My inexperience got the better of me today. I was using hose clamps to get the pistons in the cylinder. Once I had finished I realized something was off. The pistons would not move at all. I had been tapping the cylinder down and didn't notice that one of the oil rings had come out on a middle piston. Anyway, when I finally got the cylinder head back off, with much effort, one of the inner piston oil rings had come unseated and was pushed into the cylinder as I was tapping it in (maybe I was tapping to hard). I bent the ring and scrapped the cylinder. I can feel the scratch with my nail. Its pretty bad. I may have damaged the piston as well. I can feel a little gouge on it. Obviously, I need a new ring and maybe a piston, but what about the cylinder? Is it salvageable? Super frustrated and kind of depressed. I was really hoping to get past this part. I tried several different methods to get the rings in, and I thought I had it. Now, I may have set myself back weeks and bleeding cash. :( Need some advice on this please.
Screwed my Cylinder.jpg

Piston Screwed.jpg
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Re: Fish's 1992 750C Engine Rebuild and Other Goodies

Postby Freddy » 27 Jul 2020, 00:28

My thoughts ......
Piston is ok. Just carefully remove any high spots (I'd use a bit of 1200 'wet and dry' on a small piece of flat timber) being careful not to remove any of the skirt.
The remaining small dent on the skirt in that position isn't going to give any problem.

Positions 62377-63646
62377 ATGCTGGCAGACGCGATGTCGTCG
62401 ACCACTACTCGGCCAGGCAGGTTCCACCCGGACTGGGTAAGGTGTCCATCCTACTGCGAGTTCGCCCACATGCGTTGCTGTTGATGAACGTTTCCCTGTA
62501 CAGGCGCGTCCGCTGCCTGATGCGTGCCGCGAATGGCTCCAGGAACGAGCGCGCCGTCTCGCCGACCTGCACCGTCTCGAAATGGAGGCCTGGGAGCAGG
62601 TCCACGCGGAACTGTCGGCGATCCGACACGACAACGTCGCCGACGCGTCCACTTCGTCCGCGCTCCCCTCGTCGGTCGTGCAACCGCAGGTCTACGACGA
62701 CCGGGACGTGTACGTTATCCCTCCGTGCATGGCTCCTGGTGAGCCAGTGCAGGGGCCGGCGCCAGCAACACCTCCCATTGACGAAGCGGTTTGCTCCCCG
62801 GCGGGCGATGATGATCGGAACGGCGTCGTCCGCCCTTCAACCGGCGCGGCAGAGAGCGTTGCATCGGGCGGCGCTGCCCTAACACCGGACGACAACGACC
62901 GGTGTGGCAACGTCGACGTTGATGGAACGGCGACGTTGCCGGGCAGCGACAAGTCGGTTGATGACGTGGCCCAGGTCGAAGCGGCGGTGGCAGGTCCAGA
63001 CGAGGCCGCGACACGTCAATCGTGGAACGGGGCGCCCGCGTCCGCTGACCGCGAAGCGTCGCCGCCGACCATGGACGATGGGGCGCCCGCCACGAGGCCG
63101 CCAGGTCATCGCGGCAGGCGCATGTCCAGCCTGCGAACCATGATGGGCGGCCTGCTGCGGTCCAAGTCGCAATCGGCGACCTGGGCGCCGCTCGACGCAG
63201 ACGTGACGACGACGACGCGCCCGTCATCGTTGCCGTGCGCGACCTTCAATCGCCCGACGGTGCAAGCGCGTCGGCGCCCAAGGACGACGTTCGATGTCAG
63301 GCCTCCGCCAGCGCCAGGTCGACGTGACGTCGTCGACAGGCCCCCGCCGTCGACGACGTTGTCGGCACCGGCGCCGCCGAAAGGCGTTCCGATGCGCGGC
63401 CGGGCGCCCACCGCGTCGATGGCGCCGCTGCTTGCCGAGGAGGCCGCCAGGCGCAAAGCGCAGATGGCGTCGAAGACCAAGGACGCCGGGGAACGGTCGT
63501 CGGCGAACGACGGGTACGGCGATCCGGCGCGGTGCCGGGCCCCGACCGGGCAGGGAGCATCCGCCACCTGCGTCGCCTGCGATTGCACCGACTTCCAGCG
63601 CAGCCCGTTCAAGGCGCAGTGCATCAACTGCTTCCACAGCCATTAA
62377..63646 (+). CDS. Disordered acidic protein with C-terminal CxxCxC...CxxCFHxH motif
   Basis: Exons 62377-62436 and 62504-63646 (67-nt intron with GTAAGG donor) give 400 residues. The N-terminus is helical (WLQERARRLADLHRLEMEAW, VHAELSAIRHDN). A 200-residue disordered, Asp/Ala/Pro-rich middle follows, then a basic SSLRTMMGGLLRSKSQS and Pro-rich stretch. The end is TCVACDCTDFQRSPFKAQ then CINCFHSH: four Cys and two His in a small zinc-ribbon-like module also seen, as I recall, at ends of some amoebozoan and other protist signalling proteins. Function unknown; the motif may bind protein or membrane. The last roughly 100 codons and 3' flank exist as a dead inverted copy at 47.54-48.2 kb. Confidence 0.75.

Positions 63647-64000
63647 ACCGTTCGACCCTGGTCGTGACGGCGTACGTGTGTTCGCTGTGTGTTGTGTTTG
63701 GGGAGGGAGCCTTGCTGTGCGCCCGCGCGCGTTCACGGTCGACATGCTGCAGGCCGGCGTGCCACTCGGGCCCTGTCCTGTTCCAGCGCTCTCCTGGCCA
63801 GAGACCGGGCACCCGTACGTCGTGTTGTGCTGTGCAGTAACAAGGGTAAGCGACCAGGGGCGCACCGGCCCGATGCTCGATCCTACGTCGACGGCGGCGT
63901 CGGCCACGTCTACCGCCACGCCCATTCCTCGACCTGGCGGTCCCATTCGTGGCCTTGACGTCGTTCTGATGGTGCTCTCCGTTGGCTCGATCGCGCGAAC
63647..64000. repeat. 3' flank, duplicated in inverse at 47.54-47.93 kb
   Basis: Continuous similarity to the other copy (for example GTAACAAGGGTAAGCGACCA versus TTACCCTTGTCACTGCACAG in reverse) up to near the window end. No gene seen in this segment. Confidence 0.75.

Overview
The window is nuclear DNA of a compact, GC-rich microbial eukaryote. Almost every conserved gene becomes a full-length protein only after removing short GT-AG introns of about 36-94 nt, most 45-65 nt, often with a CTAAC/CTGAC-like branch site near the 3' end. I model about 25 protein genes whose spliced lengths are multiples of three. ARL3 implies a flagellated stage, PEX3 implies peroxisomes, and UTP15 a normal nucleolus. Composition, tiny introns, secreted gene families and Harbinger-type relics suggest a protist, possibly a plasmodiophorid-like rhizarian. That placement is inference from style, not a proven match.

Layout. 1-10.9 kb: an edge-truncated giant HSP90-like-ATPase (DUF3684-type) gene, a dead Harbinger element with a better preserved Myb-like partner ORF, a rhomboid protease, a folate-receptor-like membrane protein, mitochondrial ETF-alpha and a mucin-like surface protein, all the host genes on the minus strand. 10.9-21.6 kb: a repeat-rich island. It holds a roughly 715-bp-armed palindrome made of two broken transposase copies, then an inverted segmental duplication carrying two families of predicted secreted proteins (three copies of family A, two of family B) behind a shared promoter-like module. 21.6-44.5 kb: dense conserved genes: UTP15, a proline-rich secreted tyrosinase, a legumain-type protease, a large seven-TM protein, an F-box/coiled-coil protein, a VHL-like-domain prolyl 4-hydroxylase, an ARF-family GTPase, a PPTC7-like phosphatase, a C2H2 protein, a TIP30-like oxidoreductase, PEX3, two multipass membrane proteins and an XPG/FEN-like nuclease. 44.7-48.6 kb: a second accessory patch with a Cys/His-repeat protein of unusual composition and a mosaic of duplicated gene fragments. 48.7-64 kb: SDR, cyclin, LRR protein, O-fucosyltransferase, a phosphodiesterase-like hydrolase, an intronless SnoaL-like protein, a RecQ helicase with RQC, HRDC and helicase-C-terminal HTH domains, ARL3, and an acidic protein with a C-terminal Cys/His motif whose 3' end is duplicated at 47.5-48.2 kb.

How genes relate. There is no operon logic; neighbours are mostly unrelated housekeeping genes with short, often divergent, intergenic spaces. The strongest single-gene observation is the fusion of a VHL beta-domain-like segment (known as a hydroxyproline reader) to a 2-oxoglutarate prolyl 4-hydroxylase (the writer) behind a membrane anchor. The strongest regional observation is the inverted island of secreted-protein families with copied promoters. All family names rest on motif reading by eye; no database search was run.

Oil rings, replace.

Cylinder bore is the tricky one. The lower oil ring stops 30mm from the bottom of the sleeve. So any indent below that shouldn't cause a problem. Obviously high spots need to be removed otherwise you'll have insufficient piston clearance and it will damage the piston skirt. Either way it needs the machine shop to run their hone through it again. If all the damage is below 30mm (my guess from the photo is it extends beyond 30mm) then it just needs the lightest pass to remove any high spots and life is good as piston clearance should still be fine. If it needs more honing to totally remove anything above the 30mm point, only your machine shop can advise if that can be achieved while still maintaining acceptable piston clearance.

Ring Compressors - Make up a set of 4 decent ones from some PVC drain pipe, like the one in the photo. They need to be wide enough to properly cover all rings, mine are 18mm wide which is good for a genuine piston Image Use very large cable ties as the tensioners to compress the rings. The top of the pvc compressor is tapered to the same angle as the taper in the bottom of the cylinder liner so the rings are up in the cylinder proper before they pop out the compressor. Just cut the cable ties and pull the compressors out before pushing the block down. Don't forget to install the camshaft tensioner arm which has to go in before the block is pushed home.